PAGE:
Sudden death syndrome is no joke.
This fearsome soybean disease gets its hooks into the plant early, but the interveinal chlorosis symptoms don't show up until much later. When University of Illinois plant pathologist Carl Bradley talks about SDS, he usually lists everything that doesn't work for SDS management.
The disease begins in the plant's roots. Since foliar fungicides are not fully systemic, a rescue treatment will not work. There's just no way to get fungicide to the disease location. Rotation is also ineffective. Bradley notes research has shown that the SDS fungus will survive on corn, wheat and weeds. But, symptoms will not present on these hosts. Tillage may have a slight effect on SDS. But, it falls well short of being considered a viable treatment option.
So, most often Bradley will recommend growers choose a variety with SDS resistance as the best way to guard against the disease. That, and hope weather conditions aren't conducive to SDS propagation. Until 2014, growers hadn't seen a bad SDS year for quite some time, Bradley notes.
Fortunately, there is some good news for those who have bitter memories of SDS-infected fields from last year.
Bayer CropScience has a new product, ILeVO, that puts growers on the offensive. According to Jennifer Riggs, Bayer's SeedGrowth product development manager, ILeVO is a seed treatment that provides a two pronged defense against SDS.
ILeVO features a traditional chemical component with activity on fungi and nematodes. In addition, Riggs notes an SDHI fungicide (fluopyram) provides activity on fungicide and nematodes by inhibiting the respiratory pathways.
"ILeVO works by stopping early season SDS infection," Riggs notes. "It stops the ability of the fungus to infect at the seedling stage."
As the plant grows, the ILeVO treatment moves in from the seed coat and into the plant, Riggs adds. Additionally, Riggs says Bayer has seen a soybean cyst nematode suppression effect with ILeVO. She recommends pairing ILeVO with Poncho/VOTiVO for even more protection against nematodes.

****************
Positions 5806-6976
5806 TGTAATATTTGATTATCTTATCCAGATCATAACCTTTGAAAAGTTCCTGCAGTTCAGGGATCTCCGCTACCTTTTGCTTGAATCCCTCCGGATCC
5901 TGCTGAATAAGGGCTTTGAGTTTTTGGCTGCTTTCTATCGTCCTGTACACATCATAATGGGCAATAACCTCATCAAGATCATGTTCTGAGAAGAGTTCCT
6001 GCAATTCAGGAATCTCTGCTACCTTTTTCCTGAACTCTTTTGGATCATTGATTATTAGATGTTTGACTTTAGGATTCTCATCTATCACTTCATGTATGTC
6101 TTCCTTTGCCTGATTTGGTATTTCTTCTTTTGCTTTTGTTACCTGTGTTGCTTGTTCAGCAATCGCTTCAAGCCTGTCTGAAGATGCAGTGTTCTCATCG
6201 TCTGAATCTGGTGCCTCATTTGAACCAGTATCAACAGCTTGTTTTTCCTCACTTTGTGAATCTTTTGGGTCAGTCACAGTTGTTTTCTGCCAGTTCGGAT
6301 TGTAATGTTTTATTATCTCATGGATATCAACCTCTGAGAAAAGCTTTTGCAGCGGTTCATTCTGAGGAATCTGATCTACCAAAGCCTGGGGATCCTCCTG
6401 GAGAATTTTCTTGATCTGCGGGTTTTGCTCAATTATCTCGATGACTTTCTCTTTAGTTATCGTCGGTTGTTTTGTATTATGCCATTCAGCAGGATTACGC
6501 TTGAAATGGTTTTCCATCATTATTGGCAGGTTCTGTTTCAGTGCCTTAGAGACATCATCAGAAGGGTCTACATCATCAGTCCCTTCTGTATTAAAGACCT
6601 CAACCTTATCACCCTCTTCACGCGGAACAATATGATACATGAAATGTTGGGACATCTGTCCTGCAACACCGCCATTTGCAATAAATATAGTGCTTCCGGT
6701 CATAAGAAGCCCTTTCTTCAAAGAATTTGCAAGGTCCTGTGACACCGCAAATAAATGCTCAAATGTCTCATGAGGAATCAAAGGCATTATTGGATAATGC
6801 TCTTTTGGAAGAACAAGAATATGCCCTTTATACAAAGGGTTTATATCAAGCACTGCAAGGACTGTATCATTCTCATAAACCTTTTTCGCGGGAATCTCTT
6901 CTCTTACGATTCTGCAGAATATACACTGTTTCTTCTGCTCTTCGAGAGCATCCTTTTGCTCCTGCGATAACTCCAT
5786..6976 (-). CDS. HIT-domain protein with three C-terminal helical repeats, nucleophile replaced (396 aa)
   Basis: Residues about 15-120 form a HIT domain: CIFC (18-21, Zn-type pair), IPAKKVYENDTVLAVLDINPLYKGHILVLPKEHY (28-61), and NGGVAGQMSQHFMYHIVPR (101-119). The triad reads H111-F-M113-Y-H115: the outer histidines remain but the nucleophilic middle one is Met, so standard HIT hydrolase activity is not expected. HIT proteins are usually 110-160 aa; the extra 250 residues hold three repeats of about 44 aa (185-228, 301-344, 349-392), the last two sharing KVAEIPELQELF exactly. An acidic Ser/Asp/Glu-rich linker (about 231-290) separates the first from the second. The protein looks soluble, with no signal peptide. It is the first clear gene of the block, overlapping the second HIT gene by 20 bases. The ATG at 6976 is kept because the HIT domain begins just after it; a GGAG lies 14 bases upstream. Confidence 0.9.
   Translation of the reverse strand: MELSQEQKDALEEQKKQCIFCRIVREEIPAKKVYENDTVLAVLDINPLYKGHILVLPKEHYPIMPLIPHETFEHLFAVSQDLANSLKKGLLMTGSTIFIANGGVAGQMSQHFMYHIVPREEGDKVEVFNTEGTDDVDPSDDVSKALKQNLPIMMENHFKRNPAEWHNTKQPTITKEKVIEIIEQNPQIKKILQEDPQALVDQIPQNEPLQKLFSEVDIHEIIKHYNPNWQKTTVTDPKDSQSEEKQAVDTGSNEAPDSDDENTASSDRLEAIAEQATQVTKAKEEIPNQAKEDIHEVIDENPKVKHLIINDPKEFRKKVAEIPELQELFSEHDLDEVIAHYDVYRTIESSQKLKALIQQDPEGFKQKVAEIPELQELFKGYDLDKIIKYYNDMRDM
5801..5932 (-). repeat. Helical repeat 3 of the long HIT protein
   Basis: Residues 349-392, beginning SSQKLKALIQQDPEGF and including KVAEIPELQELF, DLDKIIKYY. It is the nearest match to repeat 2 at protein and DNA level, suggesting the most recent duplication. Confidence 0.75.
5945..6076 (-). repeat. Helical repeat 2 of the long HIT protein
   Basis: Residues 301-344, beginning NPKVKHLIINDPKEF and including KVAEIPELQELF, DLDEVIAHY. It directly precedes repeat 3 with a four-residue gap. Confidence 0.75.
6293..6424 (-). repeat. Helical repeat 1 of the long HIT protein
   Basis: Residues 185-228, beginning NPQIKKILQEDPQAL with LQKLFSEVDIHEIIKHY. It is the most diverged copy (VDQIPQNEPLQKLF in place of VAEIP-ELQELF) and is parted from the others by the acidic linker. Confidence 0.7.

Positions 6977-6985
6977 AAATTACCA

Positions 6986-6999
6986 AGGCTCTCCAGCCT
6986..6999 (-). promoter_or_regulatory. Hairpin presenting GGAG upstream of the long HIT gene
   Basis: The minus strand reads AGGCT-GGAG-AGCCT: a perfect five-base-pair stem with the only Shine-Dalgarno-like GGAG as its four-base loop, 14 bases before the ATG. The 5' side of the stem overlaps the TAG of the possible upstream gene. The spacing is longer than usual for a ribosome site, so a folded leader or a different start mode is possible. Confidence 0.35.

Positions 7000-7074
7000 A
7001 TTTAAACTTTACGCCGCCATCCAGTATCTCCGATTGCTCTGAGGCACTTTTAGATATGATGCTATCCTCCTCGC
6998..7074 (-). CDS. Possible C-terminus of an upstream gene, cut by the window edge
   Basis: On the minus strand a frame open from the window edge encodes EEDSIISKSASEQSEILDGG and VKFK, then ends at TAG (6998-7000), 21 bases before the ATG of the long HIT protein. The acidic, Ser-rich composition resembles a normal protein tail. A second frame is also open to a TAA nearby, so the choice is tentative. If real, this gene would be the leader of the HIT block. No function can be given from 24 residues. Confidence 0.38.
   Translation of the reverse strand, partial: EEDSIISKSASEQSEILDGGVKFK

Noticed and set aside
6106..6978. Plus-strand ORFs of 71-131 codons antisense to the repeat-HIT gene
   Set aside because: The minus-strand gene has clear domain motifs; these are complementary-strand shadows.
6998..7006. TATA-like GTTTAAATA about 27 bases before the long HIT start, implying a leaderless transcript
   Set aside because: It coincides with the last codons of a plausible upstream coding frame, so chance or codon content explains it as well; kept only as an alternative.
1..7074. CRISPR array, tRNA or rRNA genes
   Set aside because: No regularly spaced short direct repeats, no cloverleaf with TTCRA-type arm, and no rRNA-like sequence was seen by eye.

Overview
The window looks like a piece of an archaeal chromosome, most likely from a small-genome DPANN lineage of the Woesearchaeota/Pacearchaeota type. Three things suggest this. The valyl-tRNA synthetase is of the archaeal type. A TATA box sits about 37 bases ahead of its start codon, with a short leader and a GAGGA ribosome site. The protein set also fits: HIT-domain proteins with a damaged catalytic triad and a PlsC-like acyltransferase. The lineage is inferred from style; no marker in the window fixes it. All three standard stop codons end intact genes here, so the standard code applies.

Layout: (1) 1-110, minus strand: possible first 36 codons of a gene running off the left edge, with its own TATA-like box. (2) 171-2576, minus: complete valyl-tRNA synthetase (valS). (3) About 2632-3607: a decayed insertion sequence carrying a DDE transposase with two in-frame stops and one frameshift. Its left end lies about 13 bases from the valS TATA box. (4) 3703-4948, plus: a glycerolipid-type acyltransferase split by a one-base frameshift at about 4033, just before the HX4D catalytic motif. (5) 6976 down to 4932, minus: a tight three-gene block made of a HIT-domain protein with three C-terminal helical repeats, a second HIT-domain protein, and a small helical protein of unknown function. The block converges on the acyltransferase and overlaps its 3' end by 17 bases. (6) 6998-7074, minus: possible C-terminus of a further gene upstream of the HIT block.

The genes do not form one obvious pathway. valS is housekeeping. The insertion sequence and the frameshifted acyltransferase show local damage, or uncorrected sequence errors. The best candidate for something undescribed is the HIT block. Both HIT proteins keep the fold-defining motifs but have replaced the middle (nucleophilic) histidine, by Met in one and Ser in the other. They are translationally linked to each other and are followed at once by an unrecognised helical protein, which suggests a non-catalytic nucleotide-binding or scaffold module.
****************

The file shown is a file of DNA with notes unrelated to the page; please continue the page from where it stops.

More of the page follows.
In testing, ILeVO provided a 4- to 10-bushel boost when visual SDS symptoms were present. Riggs notes it made an even bigger difference in fields where SDS incidence and severity were greater. In the worst cases of SDS, Bayer saw yields of 60+ bushels with ILeVO versus 10 bushels on the untreated check.
"With ILeVO, we're not saying it will get rid of SDS," Riggs adds. "But, the symptoms will be less frequent and less severe."
At U of I, Bradley has tested ILeVO for numerous years.
He agrees with Bayer's claim that an average of 4 to 10 bushels should be expected in fields exhibiting SDS symptoms. He evaluated soybean seed with a standard seed treatment versus the same soybean seed with a standard seed treatment plus ILeVO. His trials featured three different soybean varieties with both treatments.
While ILeVO shows promise, Bradley notes it is not a substitute for a resistant variety. He recommends growers pair a variety with SDS resistance with the ILeVO seed treatment for the best protection.
Additionally, Bradley notes he did not test Bayer's claims of SCN suppression with ILeVO. However, he notes several universities (University of Arkansas, University of Wisconsin, and Iowa State University) are currently testing the seed treatment's effect on SCN.
ILeVO will be available this spring for planting. Riggs notes Bayer worked hard over the winter to get the product shipped to local co-ops across the Corn Belt.